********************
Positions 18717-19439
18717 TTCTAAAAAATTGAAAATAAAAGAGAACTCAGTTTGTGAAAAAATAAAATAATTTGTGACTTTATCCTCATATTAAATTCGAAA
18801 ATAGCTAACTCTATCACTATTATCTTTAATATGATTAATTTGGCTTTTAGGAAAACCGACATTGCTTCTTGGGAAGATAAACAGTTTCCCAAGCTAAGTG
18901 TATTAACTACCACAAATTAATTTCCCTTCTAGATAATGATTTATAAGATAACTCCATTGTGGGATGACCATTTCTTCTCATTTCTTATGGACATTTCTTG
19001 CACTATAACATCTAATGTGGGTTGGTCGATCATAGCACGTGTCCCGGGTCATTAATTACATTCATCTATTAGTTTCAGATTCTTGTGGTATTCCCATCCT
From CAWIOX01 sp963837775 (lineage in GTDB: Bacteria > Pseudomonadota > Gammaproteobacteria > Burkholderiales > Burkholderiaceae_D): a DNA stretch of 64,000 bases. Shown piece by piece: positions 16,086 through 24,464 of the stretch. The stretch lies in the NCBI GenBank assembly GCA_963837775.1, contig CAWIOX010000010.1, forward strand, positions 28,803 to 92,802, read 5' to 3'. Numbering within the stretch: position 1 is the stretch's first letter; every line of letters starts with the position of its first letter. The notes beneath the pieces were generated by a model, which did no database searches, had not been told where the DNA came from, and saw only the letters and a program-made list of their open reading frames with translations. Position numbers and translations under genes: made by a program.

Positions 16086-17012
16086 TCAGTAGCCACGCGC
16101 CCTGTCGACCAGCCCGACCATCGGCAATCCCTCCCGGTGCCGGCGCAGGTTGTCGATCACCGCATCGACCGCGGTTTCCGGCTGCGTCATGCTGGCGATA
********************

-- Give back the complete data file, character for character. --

Positions 18717-19439
18717 TTCTAAAAAATTGAAAATAAAAGAGAACTCAGTTTGTGAAAAAATAAAATAATTTGTGACTTTATCCTCATATTAAATTCGAAA
18801 ATAGCTAACTCTATCACTATTATCTTTAATATGATTAATTTGGCTTTTAGGAAAACCGACATTGCTTCTTGGGAAGATAAACAGTTTCCCAAGCTAAGTG
18901 TATTAACTACCACAAATTAATTTCCCTTCTAGATAATGATTTATAAGATAACTCCATTGTGGGATGACCATTTCTTCTCATTTCTTATGGACATTTCTTG
19001 CACTATAACATCTAATGTGGGTTGGTCGATCATAGCACGTGTCCCGGGTCATTAATTACATTCATCTATTAGTTTCAGATTCTTGTGGTATTCCCATCCT
From CAWIOX01 sp963837775 (lineage in GTDB: Bacteria > Pseudomonadota > Gammaproteobacteria > Burkholderiales > Burkholderiaceae_D): a DNA stretch of 64,000 bases. Shown piece by piece: positions 16,086 through 24,464 of the stretch. The stretch lies in the NCBI GenBank assembly GCA_963837775.1, contig CAWIOX010000010.1, forward strand, positions 28,803 to 92,802, read 5' to 3'. Numbering within the stretch: position 1 is the stretch's first letter; every line of letters starts with the position of its first letter. The notes beneath the pieces were generated by a model, which did no database searches, had not been told where the DNA came from, and saw only the letters and a program-made list of their open reading frames with translations. Position numbers and translations under genes: made by a program.

Positions 16086-17012
16086 TCAGTAGCCACGCGC
16101 CCTGTCGACCAGCCCGACCATCGGCAATCCCTCCCGGTGCCGGCGCAGGTTGTCGATCACCGCATCGACCGCGGTTTCCGGCTGCGTCATGCTGGCGATA